There are two general conditions under which ULs are not established. In some cases the lack of sufficient evidence regarding a nutrient’s capacity to cause adverse effects prohibits the application of the UL model. In other cases, the evidence is available but meeting the UL derived from such evidence will necessarily result in the introduction of undesirable health effects because of the required adjustments in dietary patterns.
The scientific evidence relating to adverse effects of nutrient excess varies greatly among nutrients. The type of data and evidence of causation used to derive ULs have been described in the earlier sections of this chapter, but such data and evidence are simply unavailable for some nutrients. In some cases, some data relating to adverse effects may be available but are of such uncertain relevance to human health that their use in deriving ULs is scientifically insupportable. In every instance in which ULs are not derived because of lack of adequate evidence, the specific limitations in the database are described.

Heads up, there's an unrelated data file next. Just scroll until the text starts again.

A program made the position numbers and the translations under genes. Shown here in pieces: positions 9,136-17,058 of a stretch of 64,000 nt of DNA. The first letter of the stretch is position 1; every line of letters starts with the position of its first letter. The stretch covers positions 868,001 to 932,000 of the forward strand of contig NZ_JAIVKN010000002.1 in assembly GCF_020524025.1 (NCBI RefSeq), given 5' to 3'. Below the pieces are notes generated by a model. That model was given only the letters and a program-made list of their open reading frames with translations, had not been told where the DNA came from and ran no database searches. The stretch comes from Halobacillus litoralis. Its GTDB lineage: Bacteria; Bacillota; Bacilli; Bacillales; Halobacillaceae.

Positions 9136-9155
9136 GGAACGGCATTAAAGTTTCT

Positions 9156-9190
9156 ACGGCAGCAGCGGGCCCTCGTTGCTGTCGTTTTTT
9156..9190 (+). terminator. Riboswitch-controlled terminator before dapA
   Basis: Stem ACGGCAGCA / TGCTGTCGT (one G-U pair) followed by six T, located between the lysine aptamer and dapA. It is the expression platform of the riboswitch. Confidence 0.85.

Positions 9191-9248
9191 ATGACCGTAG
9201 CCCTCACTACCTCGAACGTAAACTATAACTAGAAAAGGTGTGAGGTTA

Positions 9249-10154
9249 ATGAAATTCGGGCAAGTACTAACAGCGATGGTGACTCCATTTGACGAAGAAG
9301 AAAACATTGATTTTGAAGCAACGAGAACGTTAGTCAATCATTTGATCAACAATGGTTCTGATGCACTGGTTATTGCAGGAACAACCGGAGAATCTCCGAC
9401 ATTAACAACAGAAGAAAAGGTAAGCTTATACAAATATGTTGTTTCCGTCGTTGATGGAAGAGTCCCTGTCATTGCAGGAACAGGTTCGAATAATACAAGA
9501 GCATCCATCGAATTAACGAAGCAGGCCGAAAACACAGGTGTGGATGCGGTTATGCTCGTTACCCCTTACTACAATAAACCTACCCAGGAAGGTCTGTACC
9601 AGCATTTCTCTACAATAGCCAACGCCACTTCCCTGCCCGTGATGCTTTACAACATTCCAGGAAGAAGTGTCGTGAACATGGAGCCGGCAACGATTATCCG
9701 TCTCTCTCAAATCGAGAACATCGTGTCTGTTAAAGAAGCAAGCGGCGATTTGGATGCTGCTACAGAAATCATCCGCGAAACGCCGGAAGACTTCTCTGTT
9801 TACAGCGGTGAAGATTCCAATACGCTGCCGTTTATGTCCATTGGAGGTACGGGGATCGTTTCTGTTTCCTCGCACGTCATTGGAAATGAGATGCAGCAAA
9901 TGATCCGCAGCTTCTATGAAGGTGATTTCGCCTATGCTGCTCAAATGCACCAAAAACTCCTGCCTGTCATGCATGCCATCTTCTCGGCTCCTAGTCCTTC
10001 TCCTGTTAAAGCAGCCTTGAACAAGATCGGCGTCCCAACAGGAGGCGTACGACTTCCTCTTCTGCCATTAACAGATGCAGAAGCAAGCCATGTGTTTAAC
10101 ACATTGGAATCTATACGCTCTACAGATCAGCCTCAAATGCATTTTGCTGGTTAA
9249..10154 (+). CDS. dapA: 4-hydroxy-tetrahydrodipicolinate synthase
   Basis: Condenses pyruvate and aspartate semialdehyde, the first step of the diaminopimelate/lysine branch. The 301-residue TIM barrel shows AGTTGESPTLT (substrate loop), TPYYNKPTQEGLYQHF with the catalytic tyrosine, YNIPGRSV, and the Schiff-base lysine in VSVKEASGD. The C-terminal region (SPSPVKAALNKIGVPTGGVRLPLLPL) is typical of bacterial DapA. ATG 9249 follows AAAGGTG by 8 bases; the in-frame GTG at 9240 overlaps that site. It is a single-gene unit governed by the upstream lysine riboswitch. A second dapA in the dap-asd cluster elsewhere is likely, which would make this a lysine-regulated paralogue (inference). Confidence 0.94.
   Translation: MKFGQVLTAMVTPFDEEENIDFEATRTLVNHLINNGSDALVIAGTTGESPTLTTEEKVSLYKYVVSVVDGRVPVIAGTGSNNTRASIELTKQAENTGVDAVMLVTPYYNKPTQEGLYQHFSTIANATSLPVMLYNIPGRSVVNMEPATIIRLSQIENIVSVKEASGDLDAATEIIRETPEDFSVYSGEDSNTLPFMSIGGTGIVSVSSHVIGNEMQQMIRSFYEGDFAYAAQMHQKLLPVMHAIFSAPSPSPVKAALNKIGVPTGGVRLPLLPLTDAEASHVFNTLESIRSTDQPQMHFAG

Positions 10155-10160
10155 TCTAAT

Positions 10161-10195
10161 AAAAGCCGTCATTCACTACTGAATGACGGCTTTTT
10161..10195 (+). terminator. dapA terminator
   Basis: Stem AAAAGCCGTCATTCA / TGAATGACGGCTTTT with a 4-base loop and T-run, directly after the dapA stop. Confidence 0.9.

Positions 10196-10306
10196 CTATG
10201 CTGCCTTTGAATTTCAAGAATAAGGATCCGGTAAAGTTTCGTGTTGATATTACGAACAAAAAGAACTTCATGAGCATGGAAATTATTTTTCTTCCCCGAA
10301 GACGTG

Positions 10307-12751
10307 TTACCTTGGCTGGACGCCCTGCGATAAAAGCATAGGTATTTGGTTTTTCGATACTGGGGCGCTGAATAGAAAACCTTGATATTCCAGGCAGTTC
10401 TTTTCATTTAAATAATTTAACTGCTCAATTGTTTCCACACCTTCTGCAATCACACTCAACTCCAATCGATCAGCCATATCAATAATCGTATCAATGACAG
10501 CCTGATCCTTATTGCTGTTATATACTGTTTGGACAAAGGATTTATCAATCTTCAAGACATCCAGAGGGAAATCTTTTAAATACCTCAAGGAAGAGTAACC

To assess the risk of adverse effects, information on the range of nutrient intakes in the general population is required. As noted earlier, in cases where the Tolerable Upper Intake Level pertains only to supplement use and does not pertain to usual food intakes of the nutrient, the assessment is directed at supplement intakes only.
As described earlier, the question of whether nutrient intakes create a risk of toxicity requires a comparison of the range of nutrient intakes (food, supplements, and other sources or supplements alone, depending on the basis for the Tolerable Upper Intake Level [UL]) with the UL.
Figure 3-4 illustrates a distribution of chronic nutrient intakes in a population; the fraction of the population experiencing chronic intakes above the UL represents the potential at-risk group. A policy decision is needed to determine whether efforts should be made